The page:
Emerson is looking to hire the college’s first full-time Title IX Investigator, who will act as a third-party investigator for cases of interpersonal violence.
Title IX is a federal gender equity law that prohibits discrimination in educational programs that receive federal funding. There are currently two lawsuits by former Emerson students who claim the college mishandled their sexual assault cases.
The Title IX Investigator examines student reports cases of interpersonal violence, and acts as an impartial third party in determining what steps to take following a report. Michael Arno, current director of student conduct in the Office of Housing and Residence Life, previously held the position and conducted the investigations in both of the Title IX lawsuits.
According to Title IX Coordinator and search committee member Pamela White, one of the qualifications for the position is that the candidate has conducted previous investigations and has an understanding of trauma-informed response. She said that it is important that the candidate have an understanding of how factors such as race, gender, sexuality, and disability can affect these cases.
“The person has to come to the table understanding they can’t make assumptions,” White said. “When you get a complaint you can’t assume things based on the relationship of the parties involved.”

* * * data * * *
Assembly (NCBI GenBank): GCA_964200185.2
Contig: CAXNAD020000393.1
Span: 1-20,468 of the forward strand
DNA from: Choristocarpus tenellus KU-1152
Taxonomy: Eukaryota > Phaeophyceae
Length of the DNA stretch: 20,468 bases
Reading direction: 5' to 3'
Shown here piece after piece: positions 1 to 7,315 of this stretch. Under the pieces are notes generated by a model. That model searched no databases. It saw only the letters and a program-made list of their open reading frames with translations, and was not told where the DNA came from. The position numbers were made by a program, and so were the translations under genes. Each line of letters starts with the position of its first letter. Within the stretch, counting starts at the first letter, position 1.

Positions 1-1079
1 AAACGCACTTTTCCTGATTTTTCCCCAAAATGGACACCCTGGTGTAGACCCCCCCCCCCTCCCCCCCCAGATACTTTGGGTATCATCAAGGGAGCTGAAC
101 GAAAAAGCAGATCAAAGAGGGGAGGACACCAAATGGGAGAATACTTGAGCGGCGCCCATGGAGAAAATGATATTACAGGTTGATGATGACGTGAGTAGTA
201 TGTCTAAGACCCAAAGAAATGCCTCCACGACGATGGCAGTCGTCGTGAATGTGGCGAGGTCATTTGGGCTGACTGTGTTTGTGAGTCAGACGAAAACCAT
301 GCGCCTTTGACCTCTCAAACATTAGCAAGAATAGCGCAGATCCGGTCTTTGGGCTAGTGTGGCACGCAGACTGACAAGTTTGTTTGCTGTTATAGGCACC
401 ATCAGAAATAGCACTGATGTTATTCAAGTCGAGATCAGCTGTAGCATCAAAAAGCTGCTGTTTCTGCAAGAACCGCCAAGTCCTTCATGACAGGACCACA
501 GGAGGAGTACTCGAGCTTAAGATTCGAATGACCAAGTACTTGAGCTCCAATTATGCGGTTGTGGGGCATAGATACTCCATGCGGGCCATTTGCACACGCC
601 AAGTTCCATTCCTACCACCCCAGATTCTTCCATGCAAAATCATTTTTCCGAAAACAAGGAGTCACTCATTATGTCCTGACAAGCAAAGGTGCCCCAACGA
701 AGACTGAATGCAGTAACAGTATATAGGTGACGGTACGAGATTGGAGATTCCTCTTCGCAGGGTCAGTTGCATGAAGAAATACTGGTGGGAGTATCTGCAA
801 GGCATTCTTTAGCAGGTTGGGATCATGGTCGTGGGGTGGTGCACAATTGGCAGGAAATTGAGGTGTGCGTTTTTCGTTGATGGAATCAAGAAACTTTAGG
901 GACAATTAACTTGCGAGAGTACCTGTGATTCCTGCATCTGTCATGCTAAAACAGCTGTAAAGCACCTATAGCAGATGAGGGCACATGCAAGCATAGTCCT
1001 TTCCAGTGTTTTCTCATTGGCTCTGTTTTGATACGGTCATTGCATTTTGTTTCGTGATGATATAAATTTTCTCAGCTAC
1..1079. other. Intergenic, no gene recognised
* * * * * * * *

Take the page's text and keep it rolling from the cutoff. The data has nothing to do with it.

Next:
The search committee—which includes Greta Spoering, survivor advocate; Tikesha Morgan, director of multicultural student affairs; Erik Muurisepp, director of Housing and Residence Life; Jacqueline Gunning, a resident assistant and senior at Emerson, and Betsy Facher Rauch, former interim Title IX coordinator—has yet to come to a decision, but recently brought three candidates in for on campus interviews, White said.
According to Sylvia Spears, vice president of diversity and inclusion, earlier in the semester, the Sexual Assault Task force met with Margolis Healy and Associates, an independent campus safety firm that was brought in by the college. The Task Force—including members of the Office of Diversity and Inclusion—conducted an independent review of Emerson’s Title IX practices.
Following this review, both groups recommended hiring a full-time Title IX investigator. Spears said the investigator will have a critical role in fact-finding for cases that fall under the college’s sexual assault policy.
“It’s important that the investigator know Emerson’s culture, be part of the community, participate in the community, and help to educate the community about the process and what it is and what it isn’t,” Spears said.